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PACIFIC • Tech's Newest Economy Is Built on Vice

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What’s Next: ZTE for America: The US and China are reportedly finalizing a deal to restore ZTE’s access to the US after President Trump said he wanted to keep the Chinese smartphone giant in business. Trump’s claim that “too many jobs in China [have been] lost” was seen as off-key for a president who ran on protecting the American worker.

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What Trump Isn’t Saying: Saving ZTE will save American jobs.

• A source in Chinese telecom texts: “ZTE procures so much of their supplies from US companies that at the end of the day it would have been taking US jobs away if they weren’t allowed to buy US parts …”

• How this source sees it: “[Trump] wants it to look like it’s bad for China if ZTE falls and not that important for the US. He’s bluffing.”

The Big Picture, via Ian Bremmer on Bloomberg TV: “The problem with ZTE is that the Chinese are as big as the Americans. They are a technology super power. So if we thump our chest and say, ‘You know what, we want reciprocity,’ China will say, ‘You know what, on technology, we don’t need you.”

Today’s PACIFIC

Welcome to PACIFIC. The Seattle City Council will vote today on the controversial “head tax” that has pitted the city’s lawmakers against Amazon. After pressure from Amazon and dozens of other Seattle businesses, the Council now appears ready to cut the proposed tax by nearly half, to $275. If the vote passes, Mayor Jenny Durkan still has the ability to veto.

Fun tweet: Neil deGrasse Tyson, over the weekend: “Not that anybody asked, but @JeffBezos’ 130-Billion dollars, laid end-to-end, can circle Earth 200 times then reach the Moon & back 15 times then, with what’s left over, circle Earth another 8 times.”

Speaking of money …

The Money Line: Sports gambling gets OK

The Supreme Court has struck down a federal law that banned sports gambling in most states, a move that has immense implications for tech and media companies seeking to cash in on the multi-billion dollar industry.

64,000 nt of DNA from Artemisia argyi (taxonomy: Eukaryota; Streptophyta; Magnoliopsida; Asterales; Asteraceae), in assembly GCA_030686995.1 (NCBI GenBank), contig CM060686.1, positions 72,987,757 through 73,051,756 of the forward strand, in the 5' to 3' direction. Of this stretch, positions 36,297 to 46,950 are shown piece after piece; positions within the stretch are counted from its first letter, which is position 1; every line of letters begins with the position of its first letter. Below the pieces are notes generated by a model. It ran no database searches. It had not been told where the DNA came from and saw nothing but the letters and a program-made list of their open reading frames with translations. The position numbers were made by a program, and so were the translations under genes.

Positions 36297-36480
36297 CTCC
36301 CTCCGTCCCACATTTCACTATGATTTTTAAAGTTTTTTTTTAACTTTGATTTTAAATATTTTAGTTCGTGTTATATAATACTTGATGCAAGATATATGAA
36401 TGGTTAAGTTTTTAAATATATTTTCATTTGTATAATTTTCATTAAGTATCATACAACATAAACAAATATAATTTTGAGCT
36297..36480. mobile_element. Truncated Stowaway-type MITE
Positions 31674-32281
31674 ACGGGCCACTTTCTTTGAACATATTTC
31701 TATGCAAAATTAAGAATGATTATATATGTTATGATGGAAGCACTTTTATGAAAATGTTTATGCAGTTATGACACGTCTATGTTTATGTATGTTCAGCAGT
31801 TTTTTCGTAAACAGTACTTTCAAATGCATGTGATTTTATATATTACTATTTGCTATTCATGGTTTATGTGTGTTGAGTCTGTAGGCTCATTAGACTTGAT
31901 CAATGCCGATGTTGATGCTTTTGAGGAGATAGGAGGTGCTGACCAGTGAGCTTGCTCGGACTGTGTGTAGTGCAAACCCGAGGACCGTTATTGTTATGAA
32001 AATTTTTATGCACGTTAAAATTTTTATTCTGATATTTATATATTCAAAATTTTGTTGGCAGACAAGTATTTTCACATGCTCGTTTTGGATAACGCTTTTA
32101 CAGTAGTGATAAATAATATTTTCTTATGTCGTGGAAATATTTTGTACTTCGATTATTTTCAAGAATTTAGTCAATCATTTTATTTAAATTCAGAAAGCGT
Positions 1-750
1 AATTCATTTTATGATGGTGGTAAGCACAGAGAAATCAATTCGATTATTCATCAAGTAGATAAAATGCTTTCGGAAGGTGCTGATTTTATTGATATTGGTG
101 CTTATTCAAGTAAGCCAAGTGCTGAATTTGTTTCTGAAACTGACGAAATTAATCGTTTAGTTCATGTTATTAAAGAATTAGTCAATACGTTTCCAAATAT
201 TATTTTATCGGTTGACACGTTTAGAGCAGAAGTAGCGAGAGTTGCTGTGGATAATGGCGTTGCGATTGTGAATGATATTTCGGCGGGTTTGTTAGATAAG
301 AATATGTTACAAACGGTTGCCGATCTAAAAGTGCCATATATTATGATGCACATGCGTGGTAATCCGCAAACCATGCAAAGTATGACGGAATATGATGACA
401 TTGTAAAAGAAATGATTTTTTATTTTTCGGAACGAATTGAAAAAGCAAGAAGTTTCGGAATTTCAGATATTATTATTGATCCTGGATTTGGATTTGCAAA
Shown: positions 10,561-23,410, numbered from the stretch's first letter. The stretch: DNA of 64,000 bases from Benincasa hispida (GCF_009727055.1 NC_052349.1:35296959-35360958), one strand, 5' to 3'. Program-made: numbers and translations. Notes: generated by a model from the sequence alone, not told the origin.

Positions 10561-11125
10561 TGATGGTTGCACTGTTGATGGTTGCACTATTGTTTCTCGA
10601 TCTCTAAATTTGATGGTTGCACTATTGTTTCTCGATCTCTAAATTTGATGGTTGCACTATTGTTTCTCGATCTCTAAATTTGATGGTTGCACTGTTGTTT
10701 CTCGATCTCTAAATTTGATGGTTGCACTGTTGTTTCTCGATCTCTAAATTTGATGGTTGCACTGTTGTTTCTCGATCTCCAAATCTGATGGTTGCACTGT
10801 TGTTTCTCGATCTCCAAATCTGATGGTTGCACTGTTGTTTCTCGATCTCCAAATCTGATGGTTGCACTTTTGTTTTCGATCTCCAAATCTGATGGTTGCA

What’s Next: Legal sports betting will lead to a rush on new apps and services from tech startups and legacy media companies who will join traditional bookmakers and online betting sites, industry analysts tell me. The move will also create a whole new field of content around sports betting, including news, analysis and data analytics.

“You’re going to see a recontextualization of how we view sports and how sports are presented to consumers,” Chris Grove, the managing director at Eilers & Krejcik Gaming, told me. “It’s a landscape changer.”

Dustin Gouker, an analyst at Legal Sports Report, emails:

• “The decision represents a sea change for sports betting in the US.”

• “You’ll see an explosion of investment and new products from companies trying to get a piece of the increased engagement from sports betting and the revenue that should result, including gaming companies, media platforms and tech companies that want to serve one or both of those.”

• “We’ve already seen a lot of companies prepare for a world with legal sports betting, but now the shackles are off with the legal clarity offered by the Supreme Court.”

Who’s In?: We expect to see fantasy sites like Yahoo Sports, DraftKings and FunDuel; media companies like ESPN, Fox Sports and Turner Sports; and a bevy of new startups like Peter Chernin’s Action Network move into this space, either with direct betting services or new content built around betting.

Random hunch: I would not be surprised if tech giants like Google ultimately move to streamline the experience, a la Google Flights.

The move is great for broadcasters, leagues and team owners, too, because a surge in sports betting would almost certainly drive a surge in sports viewing. Dallas Mavericks owner Mark Cuban tells CNBC: “I think everyone that owns a top 4 professional sports team saw the value of their team double.”

The Timeline: Grove predicts New Jersey will offer sports betting ahead of this year’s NFL season, with other states to follow by the end of this year or early next.

The Big Picture: We’re about to witness the launch of a new economy built on vice, not unlike the end of prohibition or the legalization of marijuana. We’re beginning to understand what it means for business, we don’t yet know what it will mean for society and culture.

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Zuck Watch: Facebook suspends apps

My colleague Jordan Valinsky emails: